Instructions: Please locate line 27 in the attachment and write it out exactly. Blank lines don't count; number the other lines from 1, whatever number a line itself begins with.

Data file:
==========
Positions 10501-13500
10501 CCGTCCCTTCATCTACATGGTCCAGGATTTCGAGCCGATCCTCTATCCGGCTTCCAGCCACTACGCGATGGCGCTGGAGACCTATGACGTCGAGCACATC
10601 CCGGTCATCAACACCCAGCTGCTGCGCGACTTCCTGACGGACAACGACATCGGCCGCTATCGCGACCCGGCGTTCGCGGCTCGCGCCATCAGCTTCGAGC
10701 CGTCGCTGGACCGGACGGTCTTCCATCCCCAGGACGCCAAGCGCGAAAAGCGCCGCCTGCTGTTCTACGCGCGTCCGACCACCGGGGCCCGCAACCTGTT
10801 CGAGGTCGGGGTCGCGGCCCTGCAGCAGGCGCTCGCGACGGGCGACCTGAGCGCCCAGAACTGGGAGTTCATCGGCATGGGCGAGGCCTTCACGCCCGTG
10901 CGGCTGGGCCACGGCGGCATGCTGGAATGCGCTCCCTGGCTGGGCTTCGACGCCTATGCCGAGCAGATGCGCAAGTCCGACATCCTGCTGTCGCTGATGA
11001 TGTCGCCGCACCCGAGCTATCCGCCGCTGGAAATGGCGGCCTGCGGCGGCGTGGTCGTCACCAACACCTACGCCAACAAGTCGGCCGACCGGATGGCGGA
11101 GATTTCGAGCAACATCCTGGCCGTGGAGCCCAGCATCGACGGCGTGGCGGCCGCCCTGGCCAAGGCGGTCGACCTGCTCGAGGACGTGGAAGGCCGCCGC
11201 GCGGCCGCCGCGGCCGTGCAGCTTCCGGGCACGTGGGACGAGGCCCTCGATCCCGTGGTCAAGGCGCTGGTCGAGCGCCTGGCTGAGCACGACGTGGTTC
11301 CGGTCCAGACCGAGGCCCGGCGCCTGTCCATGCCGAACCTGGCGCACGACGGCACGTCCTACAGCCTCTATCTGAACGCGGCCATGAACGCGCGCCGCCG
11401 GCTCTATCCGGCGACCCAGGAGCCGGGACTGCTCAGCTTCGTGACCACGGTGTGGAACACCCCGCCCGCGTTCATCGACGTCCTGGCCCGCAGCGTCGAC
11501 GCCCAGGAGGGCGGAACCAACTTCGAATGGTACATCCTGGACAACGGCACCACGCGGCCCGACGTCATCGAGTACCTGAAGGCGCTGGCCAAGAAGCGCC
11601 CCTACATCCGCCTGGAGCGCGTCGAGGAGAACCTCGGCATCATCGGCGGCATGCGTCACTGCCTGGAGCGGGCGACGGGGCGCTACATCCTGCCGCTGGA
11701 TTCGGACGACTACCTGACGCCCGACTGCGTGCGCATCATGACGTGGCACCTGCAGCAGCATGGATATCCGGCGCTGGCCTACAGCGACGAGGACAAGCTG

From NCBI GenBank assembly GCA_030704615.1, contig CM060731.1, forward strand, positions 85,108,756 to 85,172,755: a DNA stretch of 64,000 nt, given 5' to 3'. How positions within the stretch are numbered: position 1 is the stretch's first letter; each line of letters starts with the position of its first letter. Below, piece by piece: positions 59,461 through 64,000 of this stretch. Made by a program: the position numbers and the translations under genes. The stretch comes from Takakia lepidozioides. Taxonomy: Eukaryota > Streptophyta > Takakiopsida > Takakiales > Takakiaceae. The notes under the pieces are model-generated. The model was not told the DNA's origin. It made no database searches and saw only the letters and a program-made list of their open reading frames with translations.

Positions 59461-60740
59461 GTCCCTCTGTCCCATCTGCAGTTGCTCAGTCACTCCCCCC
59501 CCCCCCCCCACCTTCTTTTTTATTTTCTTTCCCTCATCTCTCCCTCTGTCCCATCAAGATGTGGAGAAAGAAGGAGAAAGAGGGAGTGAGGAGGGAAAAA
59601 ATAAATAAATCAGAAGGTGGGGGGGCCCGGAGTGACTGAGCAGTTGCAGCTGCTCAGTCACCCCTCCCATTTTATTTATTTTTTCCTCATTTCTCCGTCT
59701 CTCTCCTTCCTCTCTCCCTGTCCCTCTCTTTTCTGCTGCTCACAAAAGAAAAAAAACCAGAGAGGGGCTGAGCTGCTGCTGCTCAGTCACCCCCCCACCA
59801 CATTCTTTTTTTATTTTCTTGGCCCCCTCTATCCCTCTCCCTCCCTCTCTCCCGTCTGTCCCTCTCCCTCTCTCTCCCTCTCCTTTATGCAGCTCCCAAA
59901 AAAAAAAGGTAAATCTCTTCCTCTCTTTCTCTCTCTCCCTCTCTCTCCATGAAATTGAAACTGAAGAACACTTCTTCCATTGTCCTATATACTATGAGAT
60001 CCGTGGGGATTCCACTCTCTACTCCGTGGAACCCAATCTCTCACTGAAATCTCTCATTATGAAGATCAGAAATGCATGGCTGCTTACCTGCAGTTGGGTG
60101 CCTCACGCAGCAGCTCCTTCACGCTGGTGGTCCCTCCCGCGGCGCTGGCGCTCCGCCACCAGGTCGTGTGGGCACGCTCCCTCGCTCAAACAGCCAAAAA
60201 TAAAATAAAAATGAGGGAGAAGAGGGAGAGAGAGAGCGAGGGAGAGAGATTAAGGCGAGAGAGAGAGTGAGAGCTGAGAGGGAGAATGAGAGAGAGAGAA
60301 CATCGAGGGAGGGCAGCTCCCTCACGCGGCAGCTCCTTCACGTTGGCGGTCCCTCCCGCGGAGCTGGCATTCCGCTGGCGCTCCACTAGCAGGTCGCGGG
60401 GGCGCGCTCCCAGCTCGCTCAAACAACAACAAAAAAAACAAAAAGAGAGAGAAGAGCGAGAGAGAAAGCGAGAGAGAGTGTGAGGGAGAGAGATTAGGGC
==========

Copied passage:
60401 GGCGCGCTCCCAGCTCGCTCAAACAACAACAAAAAAAACAAAAAGAGAGAGAAGAGCGAGAGAGAAAGCGAGAGAGAGTGTGAGGGAGAGAGATTAGGGC